looks like mites....try diazanon if you can buy it on the market anymore..
Always difficult to tell from an image - it could be Powdery Mildew Leaf Disease. If it is this guide should help you sort the problem - http://hometipster.com/how-to-deal-with-mildew-leaf-disease/ Really home that helps Tammy. Have a great day! Graham
Turn the leaves over and look for very small black insects. You may need to use a hand lens or to shake the leaves onto a piece of white paper. If you find them, along with black spots, you have azalea lace bugs. You could try starting out with an insecticidal soap, but if looks like you have a pretty widespread problem, so you may have to resort to a chemical control. For a list of suggestions, see this link:
It's important that you thoroughly drench the plants, especially the undersides of the leaves. And you will probably need to repeat the application a couple of times.
I notice you are from Georgia, so I guess the summers are fairly humid? Just like Sydney. Sometimes a plant can be in distress (ie not enough water or food), and that's when a fungus/mould or mites will attack the weakened plant. Are there other gardens in your neighbourhood that have Azaelas with the same problem? I always find it beneficial to take a sample to the local plant nursery. Where you will get the correct information. But keep it say in plastic film wrap, just to make sure that the problem with your plant will not spread to other plants. good luck.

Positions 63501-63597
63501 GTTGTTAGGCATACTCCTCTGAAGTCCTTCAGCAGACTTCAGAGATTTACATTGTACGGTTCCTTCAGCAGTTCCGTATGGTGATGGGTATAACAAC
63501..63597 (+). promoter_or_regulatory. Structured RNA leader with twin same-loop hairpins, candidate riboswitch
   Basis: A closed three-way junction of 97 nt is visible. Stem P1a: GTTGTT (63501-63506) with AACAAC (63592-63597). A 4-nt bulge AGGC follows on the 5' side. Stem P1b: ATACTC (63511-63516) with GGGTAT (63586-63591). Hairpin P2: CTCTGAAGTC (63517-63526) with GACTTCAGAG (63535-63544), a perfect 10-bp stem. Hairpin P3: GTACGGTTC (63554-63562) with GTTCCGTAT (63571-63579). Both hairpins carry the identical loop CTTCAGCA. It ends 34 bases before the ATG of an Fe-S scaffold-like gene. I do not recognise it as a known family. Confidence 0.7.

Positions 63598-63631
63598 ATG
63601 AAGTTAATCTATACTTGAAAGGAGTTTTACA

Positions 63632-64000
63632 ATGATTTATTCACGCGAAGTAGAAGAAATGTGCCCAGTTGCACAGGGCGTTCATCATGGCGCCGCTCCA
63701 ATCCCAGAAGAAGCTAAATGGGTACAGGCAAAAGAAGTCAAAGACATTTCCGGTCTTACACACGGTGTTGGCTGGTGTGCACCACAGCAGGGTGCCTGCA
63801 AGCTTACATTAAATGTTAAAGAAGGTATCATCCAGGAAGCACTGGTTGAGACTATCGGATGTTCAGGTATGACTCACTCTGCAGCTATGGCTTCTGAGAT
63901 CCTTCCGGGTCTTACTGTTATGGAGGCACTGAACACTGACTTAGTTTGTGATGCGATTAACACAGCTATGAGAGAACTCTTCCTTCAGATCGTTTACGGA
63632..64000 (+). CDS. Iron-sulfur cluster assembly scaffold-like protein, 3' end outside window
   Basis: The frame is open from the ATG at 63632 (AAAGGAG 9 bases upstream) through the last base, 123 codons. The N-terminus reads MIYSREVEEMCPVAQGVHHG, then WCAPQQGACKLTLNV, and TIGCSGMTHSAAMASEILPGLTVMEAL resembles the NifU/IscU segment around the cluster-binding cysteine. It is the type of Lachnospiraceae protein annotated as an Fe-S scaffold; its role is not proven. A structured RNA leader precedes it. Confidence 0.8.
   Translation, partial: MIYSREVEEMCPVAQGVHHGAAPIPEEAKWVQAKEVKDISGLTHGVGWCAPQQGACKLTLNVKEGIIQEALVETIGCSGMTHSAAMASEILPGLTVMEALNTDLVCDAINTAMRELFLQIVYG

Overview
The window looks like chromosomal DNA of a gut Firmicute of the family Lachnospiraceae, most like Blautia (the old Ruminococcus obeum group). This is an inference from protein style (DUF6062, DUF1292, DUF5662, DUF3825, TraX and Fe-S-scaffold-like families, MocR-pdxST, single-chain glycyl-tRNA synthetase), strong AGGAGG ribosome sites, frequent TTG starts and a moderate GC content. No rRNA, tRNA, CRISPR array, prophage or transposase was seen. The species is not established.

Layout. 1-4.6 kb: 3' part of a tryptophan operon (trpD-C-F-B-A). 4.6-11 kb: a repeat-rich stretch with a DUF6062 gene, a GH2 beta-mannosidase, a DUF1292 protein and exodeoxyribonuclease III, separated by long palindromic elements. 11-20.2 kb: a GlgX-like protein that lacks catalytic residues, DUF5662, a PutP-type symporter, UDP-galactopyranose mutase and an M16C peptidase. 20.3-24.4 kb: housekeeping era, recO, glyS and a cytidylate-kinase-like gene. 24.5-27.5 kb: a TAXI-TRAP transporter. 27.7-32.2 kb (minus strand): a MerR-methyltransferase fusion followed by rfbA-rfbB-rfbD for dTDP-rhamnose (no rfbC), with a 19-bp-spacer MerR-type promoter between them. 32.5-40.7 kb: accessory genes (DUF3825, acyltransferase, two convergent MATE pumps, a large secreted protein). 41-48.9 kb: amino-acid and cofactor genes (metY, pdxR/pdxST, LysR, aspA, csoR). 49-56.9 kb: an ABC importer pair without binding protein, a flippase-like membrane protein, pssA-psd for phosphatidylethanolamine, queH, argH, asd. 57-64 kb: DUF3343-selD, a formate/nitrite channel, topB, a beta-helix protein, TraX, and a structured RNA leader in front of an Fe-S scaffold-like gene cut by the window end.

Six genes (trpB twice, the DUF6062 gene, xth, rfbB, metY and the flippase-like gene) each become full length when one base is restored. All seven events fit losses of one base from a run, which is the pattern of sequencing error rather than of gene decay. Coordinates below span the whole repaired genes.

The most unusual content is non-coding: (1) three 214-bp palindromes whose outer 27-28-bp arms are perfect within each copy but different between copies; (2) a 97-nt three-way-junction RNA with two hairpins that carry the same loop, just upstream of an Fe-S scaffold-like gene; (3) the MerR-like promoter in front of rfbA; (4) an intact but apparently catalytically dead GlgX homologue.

How to cure powdery mildew
Here are 3 different remedies I have found. 1. One powdery mildew organic remedy is to use dilute solutions of hydrogen peroxide (9 parts water to 1 part hydrogen peroxide). Spray it on the plants thoroughly about once a week. Organic removal of powdery mildew is always preferable to using harsh chemicals on your plants. 2. Cow milk diluted with water is a common natural way to get rid of powdery mildew, and almost everyone has milk in their home. Milk may be especially effective for zucchini and other types of squash but will work on everything from melons to roses. Treat powdery mildew every week but alternate between methods 3. Potassium bicarbonate– Similar to baking soda, this has the unique advantage of actually eliminating powdery mildew once it's there. Potassium bicarbonate is a contact fungicide which kills the powdery mildew spores quickly. In addition, it's approved for use in organic growing. Spray on plants every one to two weeks.